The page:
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Sunday, Nov. 18, 2012 at 10:14 PM
A Republican Congressional committee wrote a paper on copyright that strongly aligned with the anti-SOPA movement, but it was quickly yanked after lobbying from the MPAA and RIAA.
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TechDirt reports on how quickly the report was yanked after calls from the RIAA and MPAA. The report is uploaded with this article. It's pretty long, but overall, the arguments align with those made by Creative Commons and the Free Software Foundation to a degree, and also with libertarian arguments against copyright. So, it was a publication by the ever-shrinking liberal faction of the Republican Party.
To understand the real power dynamics, you really have to read between the lines. The rhetoric is facile and deceptive, and it basically goes like this:
1. Copyright is good because it protects the creative people and artists.
2. Copyright is bad because it's being abused in ways that harm people, and also harms the market in general.
Both arguments are true, but both are also total bullshit. They are true only in a world where lone authors and musicians create their art and make a living without record companies or publishers. The market-based argument only applies in markets where all the participants are roughly equally capitalized, and there aren't any big players.
This copyright fight is really between two of the largest industries in the United States: old media, and new media. Old media are television, film, recorded music, aka "Hollywood". It also includes the Hollywood unions, who are the only grassroots they really have. New media are Google, Facebook, and tech companies that sell devices that access these internet services. In between are companies like Verizon and AT&T, the telecoms, who lean toward New Media, but are also adversarial to internet companies at times.
The paper could only come from the Republicans, because the Democrats get a lot of support from Hollywood, both the unions and the industry in general. While the industry gives to both parties, in L.A. they've always supported Westside Democrats, who have returned the support with favorable legislation. People went along, because they may work in the biz, or otherwise liked being represented by a liberal. Totally understandable. So first off, Hollywood doesn't support Republicans.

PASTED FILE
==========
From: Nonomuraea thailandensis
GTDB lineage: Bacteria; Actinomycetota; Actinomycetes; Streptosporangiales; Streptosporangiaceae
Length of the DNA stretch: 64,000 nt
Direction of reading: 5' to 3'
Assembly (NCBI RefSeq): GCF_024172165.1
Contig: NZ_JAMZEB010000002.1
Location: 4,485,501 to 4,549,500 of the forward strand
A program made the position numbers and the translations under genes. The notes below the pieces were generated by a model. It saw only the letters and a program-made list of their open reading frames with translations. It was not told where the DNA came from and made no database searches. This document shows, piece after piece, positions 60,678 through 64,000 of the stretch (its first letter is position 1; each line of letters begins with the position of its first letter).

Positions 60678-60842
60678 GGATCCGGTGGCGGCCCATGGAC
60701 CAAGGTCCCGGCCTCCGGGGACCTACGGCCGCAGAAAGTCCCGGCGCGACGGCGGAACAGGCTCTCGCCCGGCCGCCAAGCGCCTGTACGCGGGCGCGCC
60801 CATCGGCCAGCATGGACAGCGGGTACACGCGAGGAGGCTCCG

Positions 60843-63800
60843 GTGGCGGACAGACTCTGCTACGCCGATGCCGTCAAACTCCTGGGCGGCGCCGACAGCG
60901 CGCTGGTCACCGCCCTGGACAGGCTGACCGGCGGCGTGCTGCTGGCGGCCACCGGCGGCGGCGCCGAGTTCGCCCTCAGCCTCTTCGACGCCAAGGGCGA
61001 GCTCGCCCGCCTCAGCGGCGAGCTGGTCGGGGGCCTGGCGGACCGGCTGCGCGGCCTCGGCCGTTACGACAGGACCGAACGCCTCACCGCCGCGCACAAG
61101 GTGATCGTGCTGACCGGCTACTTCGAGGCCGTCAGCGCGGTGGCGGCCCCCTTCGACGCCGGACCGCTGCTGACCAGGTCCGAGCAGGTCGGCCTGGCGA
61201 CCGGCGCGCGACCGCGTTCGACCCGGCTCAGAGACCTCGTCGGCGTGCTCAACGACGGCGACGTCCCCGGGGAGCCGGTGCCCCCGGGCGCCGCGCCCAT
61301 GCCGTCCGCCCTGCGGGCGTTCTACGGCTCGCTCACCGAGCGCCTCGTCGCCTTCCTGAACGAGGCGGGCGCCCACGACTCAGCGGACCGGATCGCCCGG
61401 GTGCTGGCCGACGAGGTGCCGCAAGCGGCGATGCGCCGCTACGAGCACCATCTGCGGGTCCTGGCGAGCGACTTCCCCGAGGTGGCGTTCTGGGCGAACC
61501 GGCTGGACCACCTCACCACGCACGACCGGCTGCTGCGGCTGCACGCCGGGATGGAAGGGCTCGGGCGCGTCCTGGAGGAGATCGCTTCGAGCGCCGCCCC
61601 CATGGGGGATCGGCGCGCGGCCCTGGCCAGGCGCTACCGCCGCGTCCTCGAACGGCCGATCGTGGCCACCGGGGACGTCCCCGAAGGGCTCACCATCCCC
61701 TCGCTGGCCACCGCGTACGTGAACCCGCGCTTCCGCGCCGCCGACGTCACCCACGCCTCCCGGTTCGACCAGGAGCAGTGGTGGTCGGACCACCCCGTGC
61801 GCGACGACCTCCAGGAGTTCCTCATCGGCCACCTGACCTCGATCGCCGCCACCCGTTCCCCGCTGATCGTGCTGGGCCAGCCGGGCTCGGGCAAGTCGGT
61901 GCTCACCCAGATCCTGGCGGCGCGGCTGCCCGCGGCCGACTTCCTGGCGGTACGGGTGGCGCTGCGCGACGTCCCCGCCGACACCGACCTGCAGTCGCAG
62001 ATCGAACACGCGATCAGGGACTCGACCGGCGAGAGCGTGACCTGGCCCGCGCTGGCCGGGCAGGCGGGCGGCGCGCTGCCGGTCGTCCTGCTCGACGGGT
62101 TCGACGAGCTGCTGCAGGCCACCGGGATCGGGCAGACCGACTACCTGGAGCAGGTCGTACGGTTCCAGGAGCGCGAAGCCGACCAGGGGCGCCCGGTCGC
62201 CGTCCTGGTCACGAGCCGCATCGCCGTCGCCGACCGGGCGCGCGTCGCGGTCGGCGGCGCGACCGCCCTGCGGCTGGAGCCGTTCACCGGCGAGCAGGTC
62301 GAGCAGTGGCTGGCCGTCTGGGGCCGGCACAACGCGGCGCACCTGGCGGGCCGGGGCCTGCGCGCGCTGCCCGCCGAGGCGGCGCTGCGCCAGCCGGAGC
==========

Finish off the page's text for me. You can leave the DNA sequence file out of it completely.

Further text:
Second, until very recently with internet companies like Craigslist, Google, and some liberals from Ebay and a few other companies like Apple, high tech companies tended to lean toward the libertarian camp of the Republican Party. Partly, it was because of the H1B guest worker program, which was opposed by labor, but that changed when Dems started supporting it too (It makes sense. There's no tech workers union.) Partly, it's just Silicon Valley roots in the military-industrial complex: computers were (and are) instruments of war, whether it's tallying the dead, the concentration camp population, or calculating bombing tables. Today, it's used by DHS to track everyone.
So, what this document really is, is an appeal to get more of the tech money that's drifting toward the Democrats, who have become more agreeable to the tech business agenda. And it failed, because the RIAA and MPAA are donating to Republicans too, and operate two huge export businesses.
Ultimately, this copyright fight is really a war between rich industrialists and partisans in the two big parties. Hackers are going to keep going to prison. Anons are going to keep getting busted. The DMCA is still going to screw programmers. Sysadmins are going to keep working long hours and get ripped off by their employers.
Until TechDirt and the rest of the cyber-utopians wake up to reality, and get beyond their desire to download tons of videos and remix with all the great editing software, techs are going to remain powerless pawns of Google, Facebook, and tech companies.
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Sunday, Nov. 18, 2012 at 10:24 PM
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Retrying the upload. Original file name seems to be too long.
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